There are many temples in the area around the gallery, including Kan-eiji Temple, which was built by Buddhist Priest Tenkai and was a family temple of the Tokugawa shoguns, and Senso-ji Temple, which has enshrined the Bodhisattva of Compassion since the Asuka Period and was designated as the Shogunate's prayer temple by Ieyasu Tokugawa, the first Tokugawa shogun. The area has been crowed with visitors to temples, and a variety of street vendors and performers used to come and go on the streets. Therefore, many retail stores and entertainment halls had lined the streets from old times, and the area became a place that represented Edo culture. Many craftsmen's studios and stores that buy and sell those craftworks have still remained in Taito City, and have passed down traditional skills to the next generation.
Traditional crafts in Edo were originally brought from India and China, and then those craftworks and making skills were developed and refined in the Nara, Heian and Muromachi Periods, conforming to the Japanese climate. The art of Japanese craftwork first bloomed in Kyoto, and was introduced to Edo after the Edo shogunate was established. In the Genroku, Bunsei and Bunka Periods, key players in the economy shifted from samurai warriors to commoners, and merchant class cultures blossomed. Then, the spirit of Edo, which can be expressed as "Iki," or stylishness, and "Inase," or vigorousness, became widespread. (continued in the lower column)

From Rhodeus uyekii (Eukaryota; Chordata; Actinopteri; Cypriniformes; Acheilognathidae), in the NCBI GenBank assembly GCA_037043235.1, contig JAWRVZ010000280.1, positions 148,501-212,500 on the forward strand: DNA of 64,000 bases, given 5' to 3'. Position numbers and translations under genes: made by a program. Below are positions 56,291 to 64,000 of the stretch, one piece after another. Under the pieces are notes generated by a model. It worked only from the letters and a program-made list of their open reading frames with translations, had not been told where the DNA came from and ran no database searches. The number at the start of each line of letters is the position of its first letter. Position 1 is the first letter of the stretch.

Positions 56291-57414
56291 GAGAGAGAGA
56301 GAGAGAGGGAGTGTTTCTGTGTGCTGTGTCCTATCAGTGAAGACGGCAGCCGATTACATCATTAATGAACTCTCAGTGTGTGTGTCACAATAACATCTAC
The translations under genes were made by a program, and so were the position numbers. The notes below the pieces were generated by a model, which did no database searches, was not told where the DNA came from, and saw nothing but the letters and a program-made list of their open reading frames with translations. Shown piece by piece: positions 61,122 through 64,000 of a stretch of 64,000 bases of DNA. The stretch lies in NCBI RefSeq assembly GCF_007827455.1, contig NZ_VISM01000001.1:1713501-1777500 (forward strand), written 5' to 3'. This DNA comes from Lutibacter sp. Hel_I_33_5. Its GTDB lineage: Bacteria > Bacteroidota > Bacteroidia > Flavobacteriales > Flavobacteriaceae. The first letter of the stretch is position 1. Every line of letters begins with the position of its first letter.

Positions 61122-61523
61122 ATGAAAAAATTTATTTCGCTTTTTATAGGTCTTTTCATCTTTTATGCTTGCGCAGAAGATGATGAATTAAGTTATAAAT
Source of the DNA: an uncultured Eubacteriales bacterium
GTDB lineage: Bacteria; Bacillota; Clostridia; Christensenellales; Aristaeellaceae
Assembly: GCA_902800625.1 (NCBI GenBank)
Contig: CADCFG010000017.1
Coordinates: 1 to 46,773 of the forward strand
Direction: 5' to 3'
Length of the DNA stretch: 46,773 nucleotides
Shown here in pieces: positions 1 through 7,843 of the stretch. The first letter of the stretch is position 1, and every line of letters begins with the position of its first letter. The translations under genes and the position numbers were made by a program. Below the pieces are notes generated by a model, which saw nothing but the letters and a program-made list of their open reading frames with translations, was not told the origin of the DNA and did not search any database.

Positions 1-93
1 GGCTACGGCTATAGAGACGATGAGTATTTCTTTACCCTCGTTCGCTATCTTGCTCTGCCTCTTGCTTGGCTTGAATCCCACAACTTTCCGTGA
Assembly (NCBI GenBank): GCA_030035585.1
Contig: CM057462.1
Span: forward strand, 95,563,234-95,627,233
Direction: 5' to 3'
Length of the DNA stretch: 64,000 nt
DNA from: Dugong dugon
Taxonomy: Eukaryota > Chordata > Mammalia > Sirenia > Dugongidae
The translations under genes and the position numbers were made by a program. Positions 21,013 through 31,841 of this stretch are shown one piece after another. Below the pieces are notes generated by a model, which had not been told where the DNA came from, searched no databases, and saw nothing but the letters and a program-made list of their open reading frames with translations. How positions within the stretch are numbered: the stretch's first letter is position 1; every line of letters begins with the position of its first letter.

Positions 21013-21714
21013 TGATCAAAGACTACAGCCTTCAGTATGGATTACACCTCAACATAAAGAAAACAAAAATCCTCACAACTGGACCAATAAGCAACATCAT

The Edo Shitamachi Traditional Crafts Museum was established in 1997 with the aim of introducing and handing down the skills and spirit of traditional crafts to the next generation, which have been continuously maintained since the Edo Period.
The Ministry of International Trade and Industry (the present Ministry of Economy, Trade and Industry) enacted the Act concerning the Promotion of the Traditional Craft Industries in order to preserve and develop skills of traditional crafts. Based on this act, traditional crafts and certified traditional craftsmen have been designated. Now, 218 items out of more than 1,200 have been designated as the traditional crafts by the Minister of Economy, Trade and Industry, and there are more than 4,000 certified traditional craftsmen. A certification sticker, which is comprised of a Chinese character "Den," or tradition, and a solid red circle representing the Japanese spirit (the rising sun in the Japanese flag), is attached to products that pass an inspection and are certified as the traditional crafts.
40 products have been designated as the traditional crafts in Tokyo. Especially, the following 13 products are designated as the national traditional crafts: "Murayama Oshima Tsumugi," or silk thread from inferior cocoons, woven into extremely durable fabric, "Tokyo Some-komon," or cloth dyed with a fine pattern, "Honba Kihachi-jo," or type of yellow silk textile, "Edo Kimekomi Ningyo," or wooden doll fitted with Japanese costumes, "Tokyo Ginki," or silverware, "Tokyo Tegaki Yuzen," or kimono with hand painted patterns, "Tama-ori," or silk fabric, "Edo Sashimono," or cabinetwork, "Edo Wasao," or lacquered bamboo fishing rod, "Edo Sekku Ningyo," or doll for seasonal festivals, "Edo Kiriko," or uncolored cut glass, "Edo Karakami," or Chinese paper, and "Edo Mokuhan-ga," or wood block print.
Traditional crafts made in Tokyo and Taito City still reflect the spirit of Edo, and craftsmen have tried to incorporate new materials and expressions into the crafts.